VOLUME 52 NUMBER 6
AUGUST 27, 2010
ELUL 17, 5770
Finish ‘er Off
By Rabbi Raphael Leban
A few years ago, Denver had a magnificent visit from Rabbi Dovid Orlofsky, a world renowned teacher from Jerusalem. He came right before Rosh Hashanah, and everything he said, over the course of eleven talks around the city, was geared towards getting ready for the New Year.
In his final talk, he discussed why we always read this week’s parsha right before Rosh Hashanah, with Parshas Nitzavim in between. The reason is given in the Talmud (Megila 31b), “tichle shana vikililoseha,” which means, “finish the year with its curses.”
Sounds rather grim, and in fact the parsha itself has a rather grim reputation. It contains ‘the tochacha,’ Moshe’s prophetic rebuke of the people for all times. He tells them what horrors await them if they veer sharply from the path that G-d has commanded them to follow. It’s chilling to read, especially while looking in the rearview mirror of history. Any student of Jewish history knows that we have lived through these horrors more than once in the long dark night of our exile.
Why would we want to ‘finish off the year’ with such frightening verses of doom and gloom? To get us really excited to go to shul for Rosh Hashanah? Doesn’t get me off the couch.
Parshas Ki Savo has more than just the frightening curses in it. It also contains a description of the fabulous blessings that G-d can send us. Material prosperity, world recognition, spiritual transcendence. He shall grant us our land, free of our enemies and settled with our people. Rain in its time and grain in our storehouses. Abundance, peace and nobility of spirit. Just as He can send curses for abandoning His Torah, so too He grants blessings for its observance.
We’re just left to decide what really motivates us.
Unfortunately, what really gets people off the couch is fear. We’re afraid of repercussions. Or suffering. We rise to respond to terrible news.
Why not be motivated by the good stuff, like appreciation of our blessings? Why not act in recognition of God’s goodness and beneficence? Instead of praying with heartfelt devotion when we need G-d to save us from illness, let’s pray with that same devotion in appreciation of the good health we have. Each and every one of us has a wealth of things to be appreciative of, no matter what challenges we face alongside them. There are blessings and curses, each one to motivate us and push us upwards and onwards in our spiritual lives. Let’s choose the blessings!
As the year draws to a close, we read this parsha and we say, “Enough of being motivated by the curses. Let them end with last year. This year, G-d, we’re going to be motivated by the blessings. Try us!”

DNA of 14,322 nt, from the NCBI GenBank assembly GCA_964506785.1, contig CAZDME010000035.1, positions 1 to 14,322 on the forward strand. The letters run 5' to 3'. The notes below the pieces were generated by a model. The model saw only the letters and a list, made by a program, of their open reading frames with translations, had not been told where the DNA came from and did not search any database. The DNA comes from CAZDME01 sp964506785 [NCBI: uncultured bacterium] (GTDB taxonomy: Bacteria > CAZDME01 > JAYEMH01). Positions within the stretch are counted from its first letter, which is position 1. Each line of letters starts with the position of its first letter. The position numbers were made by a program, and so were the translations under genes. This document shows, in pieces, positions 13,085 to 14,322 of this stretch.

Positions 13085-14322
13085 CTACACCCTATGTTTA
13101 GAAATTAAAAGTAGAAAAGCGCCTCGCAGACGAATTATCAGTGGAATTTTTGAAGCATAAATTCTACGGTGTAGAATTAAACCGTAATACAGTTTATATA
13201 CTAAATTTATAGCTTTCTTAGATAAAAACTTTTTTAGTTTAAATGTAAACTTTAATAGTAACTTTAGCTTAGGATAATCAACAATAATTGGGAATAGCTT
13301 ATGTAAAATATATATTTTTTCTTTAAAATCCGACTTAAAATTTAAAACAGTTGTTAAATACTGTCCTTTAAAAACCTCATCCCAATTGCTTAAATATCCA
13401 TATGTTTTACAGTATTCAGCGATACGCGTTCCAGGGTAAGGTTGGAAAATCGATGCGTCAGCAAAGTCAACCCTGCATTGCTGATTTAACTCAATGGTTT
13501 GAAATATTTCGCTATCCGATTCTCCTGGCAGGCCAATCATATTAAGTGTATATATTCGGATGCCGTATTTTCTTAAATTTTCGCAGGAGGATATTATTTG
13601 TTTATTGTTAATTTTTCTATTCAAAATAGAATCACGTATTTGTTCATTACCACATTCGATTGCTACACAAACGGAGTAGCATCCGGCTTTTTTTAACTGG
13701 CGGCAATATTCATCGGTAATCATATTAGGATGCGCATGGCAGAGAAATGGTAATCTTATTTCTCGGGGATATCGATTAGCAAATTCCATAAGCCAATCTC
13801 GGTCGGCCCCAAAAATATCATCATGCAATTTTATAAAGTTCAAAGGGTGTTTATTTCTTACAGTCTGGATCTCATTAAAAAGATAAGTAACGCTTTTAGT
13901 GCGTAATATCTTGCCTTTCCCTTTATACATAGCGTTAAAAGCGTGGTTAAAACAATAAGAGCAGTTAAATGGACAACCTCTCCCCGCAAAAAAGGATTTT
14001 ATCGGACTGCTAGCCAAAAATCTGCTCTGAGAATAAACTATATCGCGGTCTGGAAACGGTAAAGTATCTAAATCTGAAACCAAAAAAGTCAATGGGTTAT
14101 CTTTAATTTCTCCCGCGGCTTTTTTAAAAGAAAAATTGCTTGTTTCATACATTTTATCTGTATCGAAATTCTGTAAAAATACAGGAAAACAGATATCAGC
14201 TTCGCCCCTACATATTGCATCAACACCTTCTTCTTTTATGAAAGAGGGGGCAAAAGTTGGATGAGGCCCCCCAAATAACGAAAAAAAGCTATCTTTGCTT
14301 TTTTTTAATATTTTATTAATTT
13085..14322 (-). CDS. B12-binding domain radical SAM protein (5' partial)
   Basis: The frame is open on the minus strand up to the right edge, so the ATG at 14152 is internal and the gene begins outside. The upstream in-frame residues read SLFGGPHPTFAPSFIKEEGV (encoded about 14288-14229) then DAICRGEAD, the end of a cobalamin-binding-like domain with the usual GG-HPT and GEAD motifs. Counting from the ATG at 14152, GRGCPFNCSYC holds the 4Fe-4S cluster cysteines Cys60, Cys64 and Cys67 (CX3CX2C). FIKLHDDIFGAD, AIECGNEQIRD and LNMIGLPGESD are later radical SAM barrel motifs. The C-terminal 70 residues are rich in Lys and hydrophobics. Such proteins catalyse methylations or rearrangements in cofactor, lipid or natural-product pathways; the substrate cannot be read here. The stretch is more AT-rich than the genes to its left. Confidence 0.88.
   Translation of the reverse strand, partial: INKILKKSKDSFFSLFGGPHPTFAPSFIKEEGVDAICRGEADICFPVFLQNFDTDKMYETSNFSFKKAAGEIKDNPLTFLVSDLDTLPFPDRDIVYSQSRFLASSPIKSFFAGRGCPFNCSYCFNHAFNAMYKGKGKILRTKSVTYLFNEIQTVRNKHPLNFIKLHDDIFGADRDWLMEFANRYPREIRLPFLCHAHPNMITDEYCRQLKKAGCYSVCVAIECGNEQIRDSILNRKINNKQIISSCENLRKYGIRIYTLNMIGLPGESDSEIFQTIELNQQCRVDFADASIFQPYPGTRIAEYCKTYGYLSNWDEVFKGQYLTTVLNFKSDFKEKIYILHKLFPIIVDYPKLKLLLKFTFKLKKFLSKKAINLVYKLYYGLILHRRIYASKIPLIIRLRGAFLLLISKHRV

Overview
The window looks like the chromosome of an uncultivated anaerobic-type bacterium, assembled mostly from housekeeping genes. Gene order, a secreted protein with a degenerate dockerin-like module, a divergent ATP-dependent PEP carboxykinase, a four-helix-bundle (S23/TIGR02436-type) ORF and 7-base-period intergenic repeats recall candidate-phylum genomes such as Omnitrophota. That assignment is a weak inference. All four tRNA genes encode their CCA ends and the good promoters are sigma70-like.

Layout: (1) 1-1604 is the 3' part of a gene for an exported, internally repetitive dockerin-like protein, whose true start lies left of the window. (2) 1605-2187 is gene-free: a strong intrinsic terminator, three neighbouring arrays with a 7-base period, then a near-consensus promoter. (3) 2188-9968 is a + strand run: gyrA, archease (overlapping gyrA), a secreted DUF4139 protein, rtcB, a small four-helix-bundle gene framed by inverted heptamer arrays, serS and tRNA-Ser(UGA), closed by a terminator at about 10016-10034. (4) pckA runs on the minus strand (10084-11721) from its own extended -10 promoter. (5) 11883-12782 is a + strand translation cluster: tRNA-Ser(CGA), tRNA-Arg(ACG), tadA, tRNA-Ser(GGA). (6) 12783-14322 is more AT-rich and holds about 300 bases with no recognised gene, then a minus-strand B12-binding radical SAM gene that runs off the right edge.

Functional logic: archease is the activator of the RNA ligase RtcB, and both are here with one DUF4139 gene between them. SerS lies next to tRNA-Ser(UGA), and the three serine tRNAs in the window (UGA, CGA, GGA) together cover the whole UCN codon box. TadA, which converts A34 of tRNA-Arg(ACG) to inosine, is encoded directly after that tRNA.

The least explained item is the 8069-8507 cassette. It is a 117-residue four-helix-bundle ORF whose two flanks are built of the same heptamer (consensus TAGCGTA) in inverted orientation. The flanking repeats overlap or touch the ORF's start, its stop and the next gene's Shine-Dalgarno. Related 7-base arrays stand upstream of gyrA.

By Rabbi Dovid Nussbaum
When the Jewish nation entered Israel, they then established a bris, or covenant, with Hashem by the blessings and curses that were recited after they crossed the Jordan River. Malbim questions how these blessings could have been fulfilled. After all, the only time a person receives a blessing for not having erred is if he had the temptation and did not succumb. Such situations are rare, and it seems unlikely that the blessings would refer to odd, unusual situations.
Talmud Yerushalmi quotes an opinion that these blessings and curses were only stated 14 years later, when they had conquered the land and divided it amongst the different tribes. Even though the monolithic stones which were inscribed with the Torah were set up immediately, the affirmation of the blessings and curses took place much later.
Based on this, perhaps we can address the question the Malbim posed. How could the blessings be fulfilled if there was no opportunity to make an idol, for example? The Malbim’s point may only be valid when the various cities and communities were not yet established. After each tribe’s land was apportioned and communal interaction became the norm, there was the potential for improper behavior. Within the context of a society, ills and depravity run rampant. Therefore, when the nation was finally settled in their tribal lands and population began to swell, it was the appropriate time for the blessings and curses, to encourage the people to maintain their uplifted spirits and lofty ideals.
We can undoubtedly take this idea one step further. If an individual within his community would strengthen others to fulfill their obligations with more vigor and sincerity, surely that person would merit blessings such as those mentioned in this week’s parsha. Not only would that person become enriched on a personal level, but also on a communal level. In other words, all the wonderful mitzvos and Torah study that would occur due to his inspiration and influence would accrue to his ‘account’, and his lot would also be cast with the community that he had so positively inspired.
This last concept is mentioned by many great Torah scholars as a way to address the Heavenly Court on Rosh Hashanah. When we stand in judgment before Hashem, unfortunately our past year is often marked with glaring blemishes and stains. How can we hope to appeal for another year of health, happiness and good health? What will convince the Heavenly Court that we should be inscribed in the Book of Life? If we could be viewed within the context of our communities as necessary and vital to their growth and development, then we would have the momentum with which to supplicate the gates of Heaven. Surely an extra kind word to a friend to support him or a gesture of friendship to another to buoy his spirits would be effective in this way. When we look to help others, we will also merit that Hashem will ‘want’ to assist us as well and usher us into a new year of profound joy and enduring good health.
Byte for Shabbos
Even when the Chofetz Chaim was already an elderly man, he would travel far and wide to many Rabbinic gatherings in order to encourage the new generation to follow in the ways that had been established by the previous generations.